What does an environmentally “sustainable” package truly look like? Is it one made from renewable or recycled content? Or is it one that is biodegradable, compostable or recyclable? And what truly drives the so called “circular economy” that everyone is talking about? The answer, which is the ultimate cliché in the waste management industry, is that it depends. It depends on who is asking the question and who you talk to. But of course evaluating renewable and recycled content options depends on other factors, such as available alternatives for that product and availability of end-of-life management strategies (e.g., composting, mechanical separation, etc.). And naturally, there may be more than just one right answer.
So what does renewable mean? Renewable content refers to the use, in the manufacturing of a package, of bio-based and natural resources that can be replenished through a natural process. Current bio-based and natural resources that serve as renewable feedstocks in packaging include crops like sugar cane which are used in the production of bio-plastics and various trees are, of course, used to produce virgin paper fibres. Traditionally, and appropriately so, in order for a renewable package to be designated as such, the contents should come from well-managed sources (e.g. FSC certified paper fibres). Packaging constructed from renewable materials are just as recyclable as the packages made from non-renewable materials.
Now what about recycled content in packaging? Utilizing recycled content in packaging is achieved through the process of recycling — taking existing packages and products and transforming them into new products or packaging. The majority of blue box materials (from aluminum to fibre materials) are recycled on a daily basis, helping to reduce the consumption of raw materials and energy needed in the process, and some are re-formulated into similar packages or other goods. An example of a package manufactured primarily from recycled content is Blue Mountain Plastics’ PET bottle.
Renewable materials in the Circular Economy:
So what is more sustainable, a package made from renewable or recycled content? The answer is simple again, both are and can be equally sustainable. The level of sustainability is highly dependent on who is carrying out that determination and how. The circular economy favours closed loop recycling – turning a plastic bottle back into a plastic bottle. Or better yet, upcycling – manufacturing a plastic bottle into something of even higher value. However, some packages, for food safety concerns, cannot be produced using recycled content and must be made from virgin materials, and ideally from well-managed sources. Fibre strength also comes into play, as every time paper is recycled the fibres become shorter and weaker, making them unsuitable for some purposes. On the other hand, current economics tends to hinder the development of packaging from renewable materials, thus favouring recycled content.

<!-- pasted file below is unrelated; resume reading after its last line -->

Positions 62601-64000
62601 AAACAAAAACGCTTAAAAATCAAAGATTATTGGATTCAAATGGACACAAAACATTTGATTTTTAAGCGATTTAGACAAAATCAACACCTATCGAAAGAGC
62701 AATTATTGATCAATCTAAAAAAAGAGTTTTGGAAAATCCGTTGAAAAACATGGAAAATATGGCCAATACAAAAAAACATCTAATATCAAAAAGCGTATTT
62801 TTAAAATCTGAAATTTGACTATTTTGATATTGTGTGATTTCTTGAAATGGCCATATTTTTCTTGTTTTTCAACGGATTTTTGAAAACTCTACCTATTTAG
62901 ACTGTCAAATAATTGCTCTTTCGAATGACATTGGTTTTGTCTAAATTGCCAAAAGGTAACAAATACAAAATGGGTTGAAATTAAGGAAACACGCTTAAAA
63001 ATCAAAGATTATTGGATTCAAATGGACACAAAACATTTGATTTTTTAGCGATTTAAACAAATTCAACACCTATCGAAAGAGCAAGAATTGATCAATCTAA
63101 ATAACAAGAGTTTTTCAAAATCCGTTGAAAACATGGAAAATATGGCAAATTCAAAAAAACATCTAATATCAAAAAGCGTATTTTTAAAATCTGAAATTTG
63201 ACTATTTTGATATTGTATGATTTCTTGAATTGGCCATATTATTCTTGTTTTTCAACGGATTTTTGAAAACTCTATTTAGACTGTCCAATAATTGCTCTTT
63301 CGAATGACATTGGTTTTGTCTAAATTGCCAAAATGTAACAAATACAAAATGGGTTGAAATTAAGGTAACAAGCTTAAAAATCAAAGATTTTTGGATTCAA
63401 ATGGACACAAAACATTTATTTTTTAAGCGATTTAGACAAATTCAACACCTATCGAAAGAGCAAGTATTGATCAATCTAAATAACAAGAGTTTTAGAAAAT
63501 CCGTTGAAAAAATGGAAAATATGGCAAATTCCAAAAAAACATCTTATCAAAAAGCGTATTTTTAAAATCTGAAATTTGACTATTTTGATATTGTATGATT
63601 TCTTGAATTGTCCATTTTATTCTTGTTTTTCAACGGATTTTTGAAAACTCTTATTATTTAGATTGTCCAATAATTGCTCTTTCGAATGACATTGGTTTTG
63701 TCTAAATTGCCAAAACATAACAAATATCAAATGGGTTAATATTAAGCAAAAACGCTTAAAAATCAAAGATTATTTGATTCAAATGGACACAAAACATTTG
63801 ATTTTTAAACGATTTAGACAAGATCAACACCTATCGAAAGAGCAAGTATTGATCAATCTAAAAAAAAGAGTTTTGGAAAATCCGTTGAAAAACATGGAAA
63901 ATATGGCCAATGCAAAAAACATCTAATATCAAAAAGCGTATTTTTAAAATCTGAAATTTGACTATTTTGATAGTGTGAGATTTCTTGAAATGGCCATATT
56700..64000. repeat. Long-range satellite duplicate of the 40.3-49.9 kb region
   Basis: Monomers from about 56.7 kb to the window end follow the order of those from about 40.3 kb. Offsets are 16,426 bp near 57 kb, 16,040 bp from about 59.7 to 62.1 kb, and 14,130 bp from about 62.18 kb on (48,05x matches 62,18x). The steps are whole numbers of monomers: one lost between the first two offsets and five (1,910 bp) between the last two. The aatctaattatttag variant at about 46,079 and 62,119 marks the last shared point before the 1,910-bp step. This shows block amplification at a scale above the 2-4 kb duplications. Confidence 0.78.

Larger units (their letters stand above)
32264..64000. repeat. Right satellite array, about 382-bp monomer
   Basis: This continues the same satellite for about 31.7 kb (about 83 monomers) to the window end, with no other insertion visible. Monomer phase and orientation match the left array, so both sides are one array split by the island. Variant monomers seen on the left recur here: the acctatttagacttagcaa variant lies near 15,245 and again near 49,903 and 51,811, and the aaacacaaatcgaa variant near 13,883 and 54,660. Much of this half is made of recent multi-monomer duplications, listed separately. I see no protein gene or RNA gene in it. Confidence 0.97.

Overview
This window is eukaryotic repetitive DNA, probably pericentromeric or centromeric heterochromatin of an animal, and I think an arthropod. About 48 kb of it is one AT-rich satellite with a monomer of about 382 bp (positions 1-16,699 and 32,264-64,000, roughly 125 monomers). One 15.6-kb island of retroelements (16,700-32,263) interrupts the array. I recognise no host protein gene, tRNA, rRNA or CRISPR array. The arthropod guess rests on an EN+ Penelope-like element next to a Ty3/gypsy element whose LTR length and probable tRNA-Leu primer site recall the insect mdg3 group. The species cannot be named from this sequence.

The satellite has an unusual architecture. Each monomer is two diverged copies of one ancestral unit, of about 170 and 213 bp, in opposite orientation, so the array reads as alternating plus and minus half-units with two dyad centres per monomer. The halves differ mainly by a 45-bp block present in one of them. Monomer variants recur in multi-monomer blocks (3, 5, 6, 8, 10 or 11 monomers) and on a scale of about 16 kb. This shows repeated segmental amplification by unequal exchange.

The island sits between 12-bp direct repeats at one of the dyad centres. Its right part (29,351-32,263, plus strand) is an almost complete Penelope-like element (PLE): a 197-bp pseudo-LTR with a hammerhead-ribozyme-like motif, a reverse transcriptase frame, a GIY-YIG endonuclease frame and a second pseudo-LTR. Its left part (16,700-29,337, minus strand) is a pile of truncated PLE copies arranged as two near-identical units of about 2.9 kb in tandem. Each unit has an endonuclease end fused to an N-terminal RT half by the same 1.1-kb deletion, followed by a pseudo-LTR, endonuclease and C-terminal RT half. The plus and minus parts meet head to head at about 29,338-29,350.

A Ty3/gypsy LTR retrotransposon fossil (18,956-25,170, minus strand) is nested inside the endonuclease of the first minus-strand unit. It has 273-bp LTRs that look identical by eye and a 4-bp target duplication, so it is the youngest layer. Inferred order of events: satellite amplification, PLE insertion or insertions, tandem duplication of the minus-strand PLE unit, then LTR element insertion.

The aseptic carton produced by Tetra Pak is an example of a package that is recyclable and is manufactured using renewable materials, aiding in the restorative circular economy. By implementing circular economy principles, the organization is seeking to add value from the beginning to the end of the product’s life cycle.
In Ontario, under the newly released “Strategy for a Waste Free Ontario,” the Ministry of the Environment and Climate Change underscores the importance of moving toward a circular economy in the waste management sector not only through design for end-of-life recovery, but also by minimizing the use of raw materials in packaging production. In certain cases, this could seem at odds with the use of renewable feedstocks from well-managed sources. However, this omission can be seen as an opportunity to highlight the benefits of renewable material use and other sustainable package criteria (e.g., extending the shelf life of a product, or the ability to store a product without refrigeration) that will ultimately help lead to the same goal of sustainability and circular economy.
This blog editorial which examined the difference between renewable and recycled content in packaging is part one in a series on what a sustainable package looks like. Part 2 of the series will look at the difference between recyclable and actually recycled packaging. i.e. just because a package is technically recyclable it may not actually be recycled in your waste management system.
Ontario Ministry of the Environment and Climate Change: https://files.ontario.ca/finalstrategywastefreeont_eng_aoda1_final-s.pdf.
Sustainable Packaging Coalition: https://files.ontario.ca/finalstrategywastefreeont_eng_aoda1_final-s.pdf.
 The joke (and reality) here is that you can never get a straight answer from a waste management professional, answer is always dependent.
 Other sustainable packaging criteria includes safe and healthy use of the package throughout its lifespan, and produced utilizing renewable energy and clean production technologies, and designed to optimize materials.